A popular addition to the ever increasing number of darts betting markets is correct score betting. This market does what it says on the tin in that you have to predict the exact score for each match. It’s a pretty simple bet to make, but it offers huge rewards if you can get it right, with the favourites for these bets often being around 4.00 and working their way up.
A key point to take on board for these bets is the format of the match and even the tournament involved, as they will likely differ for each. The first thing to note is that most matches run using a ‘best of’ format, which means that they play a best of number of games for the match. For example, if the match was a best of 11 legs, this would mean that the winner would be the first player to win 6 legs. These matches will always have an odd number for the total number of legs.
Next up we have the Premier League format, which again follows a ‘best of’ format, but these matches are the best of an even score. This is because in the Premier League you can have matches that end in a draw. So, a best of 14 leg match could end up as 7-7, but for a player to win they would need to get to 8 legs.
Finally, we have set betting. The World Championship is the best example of this, and it works as a best of so many sets. Within each set they will play the best of so many legs. For example, the set might be best of 3 legs and the match might be best of 5 sets. This means that to win a set they need to win 2 legs, and to win the match they need 3 sets.
There is an alternative market to betting on the correct score and this comes in the form of the correct score after so many legs bet. For a game that is best of 11 legs, which is pretty standard for the early round of most tournaments, the bookmaker would likely set the correct score after 4 legs.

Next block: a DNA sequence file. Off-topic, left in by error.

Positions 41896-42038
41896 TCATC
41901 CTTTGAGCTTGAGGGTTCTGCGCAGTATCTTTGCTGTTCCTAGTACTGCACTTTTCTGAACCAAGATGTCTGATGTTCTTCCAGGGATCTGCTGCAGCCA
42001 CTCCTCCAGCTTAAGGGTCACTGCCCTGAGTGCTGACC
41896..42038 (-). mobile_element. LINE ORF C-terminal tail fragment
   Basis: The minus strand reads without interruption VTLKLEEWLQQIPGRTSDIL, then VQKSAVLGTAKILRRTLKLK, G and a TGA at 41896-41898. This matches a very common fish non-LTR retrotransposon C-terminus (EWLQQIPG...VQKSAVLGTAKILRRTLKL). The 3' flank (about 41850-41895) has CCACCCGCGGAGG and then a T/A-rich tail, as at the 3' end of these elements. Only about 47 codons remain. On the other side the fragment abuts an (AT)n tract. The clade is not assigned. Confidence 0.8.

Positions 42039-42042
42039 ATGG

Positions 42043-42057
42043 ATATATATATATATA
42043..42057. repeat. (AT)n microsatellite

These markets work well for players that are either notorious for starting fast, or alternatively, for those that start slow.
Picking the correct score for any match is no easy feat. You need to be able to apply a reasonable amount of strategy to this, so here are a few tips that we wanted to include to help you to make better betting decisions.
Check out the handicap line
A popular bet for darts is the handicap line, which is where the bookmaker adds or removes a handicap from one of the players. The bookmaker’s goal is to apply a handicap to both players that will mean that they are both around the price for that handicap bet. For example, one player might be given a negative handicap of -3.5 legs and the other a positive handicap of +3.5 legs. Basically, this is the bookmaker stating how much better they think one player is over the other.
We can actually use this margin to then predict a decent bet for the correct score. All we need to is remove the handicap from the favourite for the match and then see what the score would be.
Let’s run through a quick example of this.
Above you see that Daryl Gurney has been given a handicap of -3.5 legs to win against Christian Bunse in the upcoming German Masters. This indicates that the bookies think that Gurney will win by 4 or more legs. Given this match is a best of 11 legs match, it would then make our correct score for the match 6-2 or better